Yes, GOP Candidates, You’re Being Racist

The GOP claims that its members aren’t racist and continues to insist that the party doesn’t attract bigots. They’ve gone on the offensive to rebuke an Illinois neo-Nazi who won the party nomination, going so far as to tell people to vote for anyone but him — even if it means a Democrat will win.

Yet when it comes to the dog whistles aimed at their base, from fringe to national candidates, the GOP can’t stop dropping little hints — or big ones — that, yes, they are pushing the ideas of white supremacy.

Is it intentional, or do Republicans really not understand? Well, let’s make it clear — yes, GOP candidates, you’re being racist.

Take the blatant racism coming from New Jersey Congressional candidate Seth Grossman.

According to Politico:

[Grossman] shared online an article from the white nationalist website American Renaissance that claimed blacks are a “threat to all who cross their paths.” Grossman praised the article as “what so many people, black, white and Hispanic, whisper to me privately but never dare say out loud publicly.”

But while the National Republican Congressional Committee pulled their endorsement after hearing the news, some local allies still defend Grossman, claiming that these interpretations were a mistake.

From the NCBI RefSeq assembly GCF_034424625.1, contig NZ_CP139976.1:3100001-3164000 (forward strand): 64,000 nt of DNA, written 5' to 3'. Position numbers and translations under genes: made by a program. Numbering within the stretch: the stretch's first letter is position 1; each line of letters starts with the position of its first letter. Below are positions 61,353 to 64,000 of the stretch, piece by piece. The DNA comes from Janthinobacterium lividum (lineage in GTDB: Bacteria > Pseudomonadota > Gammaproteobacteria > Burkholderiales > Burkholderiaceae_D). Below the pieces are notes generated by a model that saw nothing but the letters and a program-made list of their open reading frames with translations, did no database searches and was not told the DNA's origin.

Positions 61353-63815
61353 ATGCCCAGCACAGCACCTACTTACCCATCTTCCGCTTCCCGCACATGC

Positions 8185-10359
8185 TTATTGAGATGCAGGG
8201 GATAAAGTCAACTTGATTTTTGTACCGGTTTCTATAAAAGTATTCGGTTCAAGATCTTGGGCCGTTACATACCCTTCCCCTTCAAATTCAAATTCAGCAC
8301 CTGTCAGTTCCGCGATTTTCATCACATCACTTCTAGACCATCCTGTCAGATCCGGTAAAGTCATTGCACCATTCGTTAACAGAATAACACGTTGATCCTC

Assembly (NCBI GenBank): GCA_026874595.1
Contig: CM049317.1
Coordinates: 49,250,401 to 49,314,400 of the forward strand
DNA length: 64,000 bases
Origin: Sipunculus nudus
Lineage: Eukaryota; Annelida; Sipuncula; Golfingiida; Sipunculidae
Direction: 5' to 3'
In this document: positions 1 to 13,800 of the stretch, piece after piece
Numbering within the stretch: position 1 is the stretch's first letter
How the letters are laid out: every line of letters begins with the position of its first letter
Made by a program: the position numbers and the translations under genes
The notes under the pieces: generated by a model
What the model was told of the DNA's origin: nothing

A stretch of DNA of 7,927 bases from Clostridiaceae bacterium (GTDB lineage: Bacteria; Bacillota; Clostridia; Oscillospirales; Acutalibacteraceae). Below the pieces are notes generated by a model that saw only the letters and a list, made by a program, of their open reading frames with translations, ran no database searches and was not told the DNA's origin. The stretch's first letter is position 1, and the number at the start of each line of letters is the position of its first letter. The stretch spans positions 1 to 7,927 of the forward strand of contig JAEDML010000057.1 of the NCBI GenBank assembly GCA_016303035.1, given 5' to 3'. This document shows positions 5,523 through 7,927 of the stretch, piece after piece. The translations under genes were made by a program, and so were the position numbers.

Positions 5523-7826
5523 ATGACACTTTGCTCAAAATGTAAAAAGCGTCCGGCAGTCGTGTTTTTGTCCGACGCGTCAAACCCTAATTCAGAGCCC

“You can say many things about Seth Grossman, but the man doesn’t have a racist bone in his body,” Atlantic County Republican Chairman Keith Davis told Politico in a statement. “He made a serious error by linking to this horrendous webpage that he has now disavowed. I take him at his word.”

Grossman’s case is obvious enough to send most Republicans scurrying away from him. But other candidates are apparently easier for the GOP to ignore. Take Kentucky Governor Matt Bevin, who is up for re-election.

In a recent video applauding the successes of a Chess Club in West Louisville, Bevin added that the club was “Not something you necessarily would have thought of when you think of this section of town.” The implication was clear. West Louisville is poor and primarily black, and Bevin’s comments pushed the stereotype that chess — an intellectual game of strategy — was intended for white children.

Bevin’s staff claims that critics are just trying to shift the focus from the children in the video, but locals disagree.

The Courier Journal reports:

Councilman David James, who represents District 6 in Louisville, was present at the event where Bevin filmed the promo. James said it is a sign of Bevin’s deteriorating relationship with the state’s African-American community. “It was just an obvious move by the governor to take photos with the African-American community,” James said. “To perpetuate a stereotype of the African-American community like that is unbelievable.”

Bevin isn’t alone in subtle racism. In North Dakota, Republican Congressman and GOP senate nominee Kevin Cramer had the rare chance to offer some advice to the president of the United States regarding the next potential Supreme Court nominee.

His thoughts? Stick with a white man.